Isabel Rennie Rotary Club

Isabel Rennie, right, a juior at Saguaro High School, is enjoying her Rotary-sponsored stay in Chile with her host family.

A Saguaro High School junior and other Valley teens are learning to put service above others while experiencing the world.

They are part of Rotary International District 5495’s Youth Exchange program, which gives teens an opportunity to build peace and foster lifelong relationships with people around the globe.

Isabel Rennie and the other students are overseas immersing themselves in a new culture, overcoming language barriers and learning to become independent leaders for their communities upon their return home. 

District 5495 – which covers the northern half of Arizona – partners with other international Rotary Clubs and is sending Valley youth to places like throughout Europe, South America and Asia.

When asked to describe their experience in one word, exchange graduates use words such as “unbelievable”, “amazing”, “astounding” and “exciting.”

Isabel said she “knew for sure I wanted to go to a Spanish-speaking country because that was what I had been learning in school for 10 years.” 

She admits it was still a tough decision deciding on exactly which Spanish-speaking country she wanted to ultimate study and live abroad.

However, Isabel chose Chile because she loves “South America and the people are always so warm and friendly.” She said it is vastly different than her home in Scottsdale.

Isabel recalled she was busy with preparations leading up to her departure that it was not until she was driving to Los Angeles to pick-up her student visa before it dawned on her just how excited and nervous she was “to be away for a whole year!”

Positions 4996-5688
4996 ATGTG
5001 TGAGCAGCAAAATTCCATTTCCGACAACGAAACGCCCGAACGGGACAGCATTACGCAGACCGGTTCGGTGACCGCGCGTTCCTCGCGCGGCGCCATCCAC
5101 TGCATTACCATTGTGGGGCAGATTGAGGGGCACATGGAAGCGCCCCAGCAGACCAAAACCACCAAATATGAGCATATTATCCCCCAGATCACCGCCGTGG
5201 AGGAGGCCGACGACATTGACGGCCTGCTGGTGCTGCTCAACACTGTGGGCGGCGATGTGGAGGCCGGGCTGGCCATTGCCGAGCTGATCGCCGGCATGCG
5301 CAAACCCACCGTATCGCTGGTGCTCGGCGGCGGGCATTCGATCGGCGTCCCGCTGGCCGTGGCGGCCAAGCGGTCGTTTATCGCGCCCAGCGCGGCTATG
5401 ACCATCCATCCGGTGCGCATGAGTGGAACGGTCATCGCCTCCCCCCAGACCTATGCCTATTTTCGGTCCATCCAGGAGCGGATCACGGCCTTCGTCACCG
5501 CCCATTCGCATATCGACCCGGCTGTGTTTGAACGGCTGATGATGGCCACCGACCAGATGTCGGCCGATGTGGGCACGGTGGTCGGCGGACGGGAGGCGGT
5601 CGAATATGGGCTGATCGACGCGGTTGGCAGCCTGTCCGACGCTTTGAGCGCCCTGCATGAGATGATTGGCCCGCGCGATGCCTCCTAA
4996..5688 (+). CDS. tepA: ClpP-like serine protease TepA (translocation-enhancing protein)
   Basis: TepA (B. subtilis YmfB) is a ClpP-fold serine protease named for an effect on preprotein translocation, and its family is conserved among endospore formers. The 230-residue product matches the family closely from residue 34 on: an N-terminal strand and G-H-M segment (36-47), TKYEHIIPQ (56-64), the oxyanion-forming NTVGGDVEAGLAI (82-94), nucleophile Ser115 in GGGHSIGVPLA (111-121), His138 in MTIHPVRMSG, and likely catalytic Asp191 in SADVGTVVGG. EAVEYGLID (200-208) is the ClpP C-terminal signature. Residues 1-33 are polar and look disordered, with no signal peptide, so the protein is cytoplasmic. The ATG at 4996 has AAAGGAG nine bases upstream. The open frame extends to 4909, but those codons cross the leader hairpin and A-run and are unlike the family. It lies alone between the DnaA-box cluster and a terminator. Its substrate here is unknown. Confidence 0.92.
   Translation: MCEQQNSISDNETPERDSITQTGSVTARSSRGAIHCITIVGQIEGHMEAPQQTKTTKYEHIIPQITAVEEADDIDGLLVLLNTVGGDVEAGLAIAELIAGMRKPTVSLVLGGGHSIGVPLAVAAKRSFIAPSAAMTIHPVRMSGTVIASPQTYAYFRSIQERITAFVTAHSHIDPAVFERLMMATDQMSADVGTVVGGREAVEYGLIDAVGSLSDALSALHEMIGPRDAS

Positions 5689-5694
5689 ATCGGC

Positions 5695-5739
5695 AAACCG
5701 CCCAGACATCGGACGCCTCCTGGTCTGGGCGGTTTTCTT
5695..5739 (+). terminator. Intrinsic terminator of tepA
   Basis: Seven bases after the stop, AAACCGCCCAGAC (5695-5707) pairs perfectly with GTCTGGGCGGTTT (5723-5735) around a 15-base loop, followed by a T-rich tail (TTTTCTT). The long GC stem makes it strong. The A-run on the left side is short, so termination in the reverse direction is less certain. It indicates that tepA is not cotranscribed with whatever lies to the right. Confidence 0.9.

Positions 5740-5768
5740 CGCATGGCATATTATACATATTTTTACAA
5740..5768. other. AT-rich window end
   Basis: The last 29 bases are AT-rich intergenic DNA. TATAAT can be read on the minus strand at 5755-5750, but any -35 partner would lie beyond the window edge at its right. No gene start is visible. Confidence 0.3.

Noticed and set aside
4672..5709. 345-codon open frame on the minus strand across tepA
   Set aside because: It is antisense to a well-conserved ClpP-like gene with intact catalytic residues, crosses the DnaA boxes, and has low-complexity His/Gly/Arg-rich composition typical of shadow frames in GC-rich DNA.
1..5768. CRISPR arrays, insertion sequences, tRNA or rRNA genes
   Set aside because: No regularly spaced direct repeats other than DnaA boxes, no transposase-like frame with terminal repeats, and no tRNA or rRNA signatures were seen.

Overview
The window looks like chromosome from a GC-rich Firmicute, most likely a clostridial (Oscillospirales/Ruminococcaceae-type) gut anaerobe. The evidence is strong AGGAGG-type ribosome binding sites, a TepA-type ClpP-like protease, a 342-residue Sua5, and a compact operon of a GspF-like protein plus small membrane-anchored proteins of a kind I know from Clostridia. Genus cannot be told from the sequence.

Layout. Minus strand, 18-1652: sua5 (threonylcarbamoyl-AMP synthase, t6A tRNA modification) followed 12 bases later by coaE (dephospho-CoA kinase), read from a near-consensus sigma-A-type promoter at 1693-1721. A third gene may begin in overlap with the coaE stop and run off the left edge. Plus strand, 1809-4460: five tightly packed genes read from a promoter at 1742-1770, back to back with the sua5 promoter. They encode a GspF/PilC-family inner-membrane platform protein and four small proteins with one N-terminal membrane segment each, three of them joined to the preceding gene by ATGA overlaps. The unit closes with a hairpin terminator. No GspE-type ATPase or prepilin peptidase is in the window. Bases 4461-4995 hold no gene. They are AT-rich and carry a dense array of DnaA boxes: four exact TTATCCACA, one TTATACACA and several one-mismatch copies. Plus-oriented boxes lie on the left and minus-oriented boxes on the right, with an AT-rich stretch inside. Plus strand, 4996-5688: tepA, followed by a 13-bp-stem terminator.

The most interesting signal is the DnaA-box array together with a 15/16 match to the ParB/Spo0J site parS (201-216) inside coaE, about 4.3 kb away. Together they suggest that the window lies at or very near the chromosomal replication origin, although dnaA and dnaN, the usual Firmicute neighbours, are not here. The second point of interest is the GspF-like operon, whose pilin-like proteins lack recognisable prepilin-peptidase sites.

But she said she is adjusting well, although she noted, “The Spanish we’ve learned in school is very different than the Spanish used elsewhere.”

Isabel said it’s particularly so in Chile because “there are lots of phrases and words which are unique to just Chile.” 

But, despite some minor dialect changes, she is enjoying the experience of learning and using Chile Spanish correctly.

Perhaps the most ironic aspect of her time abroad is how everyone is “interested in your story” and they “ask me questions about my life back in my home country and are genuinely interested in getting to know me.”

Isabel wasn’t experiencing any signs of homesickness until her first nephew was born the first week of September. 

“I am sad I won’t be able to meet him until I get back, but my family sends me lots of pictures to keep me updated,” she said. 

But Isabel hopes the Rotary Youth Exchange program will nourish independent confidence in her to “step outside my comfort zone to experience life in a different way.”

When asked what her advice would be to future Rotary Youth exchange teens she said:

 “Say ‘yes’ to everything and be open to new experiences because if you want to truly experience everything your host country has to offer, you have to be willing to go outside your comfort zone to experience those things.”

The Rotary Youth Exchange program sends high school candidates 15-to 18 on an ambassador-like exchange experience to one of 27 possible countries. 

Donna Goetzenberger, a former exchange student herself who is outbound chair for the Rotary program, said the selection process may be rigorous, but ultimately it’s an enriching experience for teens because they mature into independent, globally-minded men and women of the future.